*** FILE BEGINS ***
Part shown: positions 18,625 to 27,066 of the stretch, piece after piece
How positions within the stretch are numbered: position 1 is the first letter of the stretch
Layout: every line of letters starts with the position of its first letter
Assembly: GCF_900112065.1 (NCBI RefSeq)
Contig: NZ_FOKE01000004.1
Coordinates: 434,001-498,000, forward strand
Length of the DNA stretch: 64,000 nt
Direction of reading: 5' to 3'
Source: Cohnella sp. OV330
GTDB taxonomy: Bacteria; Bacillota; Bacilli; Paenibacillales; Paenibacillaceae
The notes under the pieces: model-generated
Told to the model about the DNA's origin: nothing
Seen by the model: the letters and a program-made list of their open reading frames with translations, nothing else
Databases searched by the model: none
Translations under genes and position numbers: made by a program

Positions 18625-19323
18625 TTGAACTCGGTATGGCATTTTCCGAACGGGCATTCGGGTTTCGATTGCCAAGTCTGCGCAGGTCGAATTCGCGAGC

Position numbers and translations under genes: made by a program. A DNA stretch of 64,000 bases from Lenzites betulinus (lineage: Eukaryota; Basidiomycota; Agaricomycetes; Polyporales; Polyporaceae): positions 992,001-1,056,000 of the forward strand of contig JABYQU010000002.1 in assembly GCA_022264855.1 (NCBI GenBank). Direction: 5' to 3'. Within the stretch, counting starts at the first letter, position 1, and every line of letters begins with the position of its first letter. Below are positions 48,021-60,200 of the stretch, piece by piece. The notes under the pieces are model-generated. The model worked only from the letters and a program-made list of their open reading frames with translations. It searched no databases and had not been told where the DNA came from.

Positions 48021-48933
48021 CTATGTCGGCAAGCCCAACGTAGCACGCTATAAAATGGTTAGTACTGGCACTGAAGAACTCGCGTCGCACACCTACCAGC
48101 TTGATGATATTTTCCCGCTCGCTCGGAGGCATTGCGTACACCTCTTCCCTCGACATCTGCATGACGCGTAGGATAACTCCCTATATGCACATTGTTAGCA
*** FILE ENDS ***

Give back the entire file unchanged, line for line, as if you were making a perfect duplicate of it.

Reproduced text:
Part shown: positions 18,625 to 27,066 of the stretch, piece after piece
How positions within the stretch are numbered: position 1 is the first letter of the stretch
Layout: every line of letters starts with the position of its first letter
Assembly: GCF_900112065.1 (NCBI RefSeq)
Contig: NZ_FOKE01000004.1
Coordinates: 434,001-498,000, forward strand
Length of the DNA stretch: 64,000 nt
Direction of reading: 5' to 3'
Source: Cohnella sp. OV330
GTDB taxonomy: Bacteria; Bacillota; Bacilli; Paenibacillales; Paenibacillaceae
The notes under the pieces: model-generated
Told to the model about the DNA's origin: nothing
Seen by the model: the letters and a program-made list of their open reading frames with translations, nothing else
Databases searched by the model: none
Translations under genes and position numbers: made by a program

Positions 18625-19323
18625 TTGAACTCGGTATGGCATTTTCCGAACGGGCATTCGGGTTTCGATTGCCAAGTCTGCGCAGGTCGAATTCGCGAGC

Position numbers and translations under genes: made by a program. A DNA stretch of 64,000 bases from Lenzites betulinus (lineage: Eukaryota; Basidiomycota; Agaricomycetes; Polyporales; Polyporaceae): positions 992,001-1,056,000 of the forward strand of contig JABYQU010000002.1 in assembly GCA_022264855.1 (NCBI GenBank). Direction: 5' to 3'. Within the stretch, counting starts at the first letter, position 1, and every line of letters begins with the position of its first letter. Below are positions 48,021-60,200 of the stretch, piece by piece. The notes under the pieces are model-generated. The model worked only from the letters and a program-made list of their open reading frames with translations. It searched no databases and had not been told where the DNA came from.

Positions 48021-48933
48021 CTATGTCGGCAAGCCCAACGTAGCACGCTATAAAATGGTTAGTACTGGCACTGAAGAACTCGCGTCGCACACCTACCAGC
48101 TTGATGATATTTTCCCGCTCGCTCGGAGGCATTGCGTACACCTCTTCCCTCGACATCTGCATGACGCGTAGGATAACTCCCTATATGCACATTGTTAGCA